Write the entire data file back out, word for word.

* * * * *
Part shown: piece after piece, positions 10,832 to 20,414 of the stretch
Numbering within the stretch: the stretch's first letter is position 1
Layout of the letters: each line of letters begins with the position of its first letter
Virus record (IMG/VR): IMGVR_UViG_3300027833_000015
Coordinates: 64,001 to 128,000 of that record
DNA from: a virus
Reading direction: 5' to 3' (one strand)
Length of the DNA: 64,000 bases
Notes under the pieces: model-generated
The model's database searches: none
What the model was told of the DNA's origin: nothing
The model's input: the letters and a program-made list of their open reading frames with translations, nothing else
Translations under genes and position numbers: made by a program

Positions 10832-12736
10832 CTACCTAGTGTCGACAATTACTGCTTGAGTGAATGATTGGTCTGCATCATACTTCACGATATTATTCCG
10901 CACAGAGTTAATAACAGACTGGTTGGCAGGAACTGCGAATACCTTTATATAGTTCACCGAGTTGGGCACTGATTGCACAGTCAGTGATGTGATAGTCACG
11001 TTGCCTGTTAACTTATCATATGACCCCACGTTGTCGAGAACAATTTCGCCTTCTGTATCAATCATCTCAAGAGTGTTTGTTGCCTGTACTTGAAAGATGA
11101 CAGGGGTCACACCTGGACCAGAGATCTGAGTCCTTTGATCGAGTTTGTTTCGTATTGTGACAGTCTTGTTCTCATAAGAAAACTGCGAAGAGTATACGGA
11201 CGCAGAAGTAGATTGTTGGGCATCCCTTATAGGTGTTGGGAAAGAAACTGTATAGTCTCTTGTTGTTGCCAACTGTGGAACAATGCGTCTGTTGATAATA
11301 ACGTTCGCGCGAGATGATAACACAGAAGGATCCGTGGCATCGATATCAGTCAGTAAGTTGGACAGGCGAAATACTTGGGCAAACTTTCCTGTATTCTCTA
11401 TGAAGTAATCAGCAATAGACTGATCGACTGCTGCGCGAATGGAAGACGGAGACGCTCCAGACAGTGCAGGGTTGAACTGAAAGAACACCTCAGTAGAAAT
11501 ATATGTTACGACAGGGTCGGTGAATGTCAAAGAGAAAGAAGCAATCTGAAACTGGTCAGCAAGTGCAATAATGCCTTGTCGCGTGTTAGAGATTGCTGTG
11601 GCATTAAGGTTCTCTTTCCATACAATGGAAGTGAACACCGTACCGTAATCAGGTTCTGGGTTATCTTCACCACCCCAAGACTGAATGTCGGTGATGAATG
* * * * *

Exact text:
Part shown: piece after piece, positions 10,832 to 20,414 of the stretch
Numbering within the stretch: the stretch's first letter is position 1
Layout of the letters: each line of letters begins with the position of its first letter
Virus record (IMG/VR): IMGVR_UViG_3300027833_000015
Coordinates: 64,001 to 128,000 of that record
DNA from: a virus
Reading direction: 5' to 3' (one strand)
Length of the DNA: 64,000 bases
Notes under the pieces: model-generated
The model's database searches: none
What the model was told of the DNA's origin: nothing
The model's input: the letters and a program-made list of their open reading frames with translations, nothing else
Translations under genes and position numbers: made by a program

Positions 10832-12736
10832 CTACCTAGTGTCGACAATTACTGCTTGAGTGAATGATTGGTCTGCATCATACTTCACGATATTATTCCG
10901 CACAGAGTTAATAACAGACTGGTTGGCAGGAACTGCGAATACCTTTATATAGTTCACCGAGTTGGGCACTGATTGCACAGTCAGTGATGTGATAGTCACG
11001 TTGCCTGTTAACTTATCATATGACCCCACGTTGTCGAGAACAATTTCGCCTTCTGTATCAATCATCTCAAGAGTGTTTGTTGCCTGTACTTGAAAGATGA
11101 CAGGGGTCACACCTGGACCAGAGATCTGAGTCCTTTGATCGAGTTTGTTTCGTATTGTGACAGTCTTGTTCTCATAAGAAAACTGCGAAGAGTATACGGA
11201 CGCAGAAGTAGATTGTTGGGCATCCCTTATAGGTGTTGGGAAAGAAACTGTATAGTCTCTTGTTGTTGCCAACTGTGGAACAATGCGTCTGTTGATAATA
11301 ACGTTCGCGCGAGATGATAACACAGAAGGATCCGTGGCATCGATATCAGTCAGTAAGTTGGACAGGCGAAATACTTGGGCAAACTTTCCTGTATTCTCTA
11401 TGAAGTAATCAGCAATAGACTGATCGACTGCTGCGCGAATGGAAGACGGAGACGCTCCAGACAGTGCAGGGTTGAACTGAAAGAACACCTCAGTAGAAAT
11501 ATATGTTACGACAGGGTCGGTGAATGTCAAAGAGAAAGAAGCAATCTGAAACTGGTCAGCAAGTGCAATAATGCCTTGTCGCGTGTTAGAGATTGCTGTG
11601 GCATTAAGGTTCTCTTTCCATACAATGGAAGTGAACACCGTACCGTAATCAGGTTCTGGGTTATCTTCACCACCCCAAGACTGAATGTCGGTGATGAATG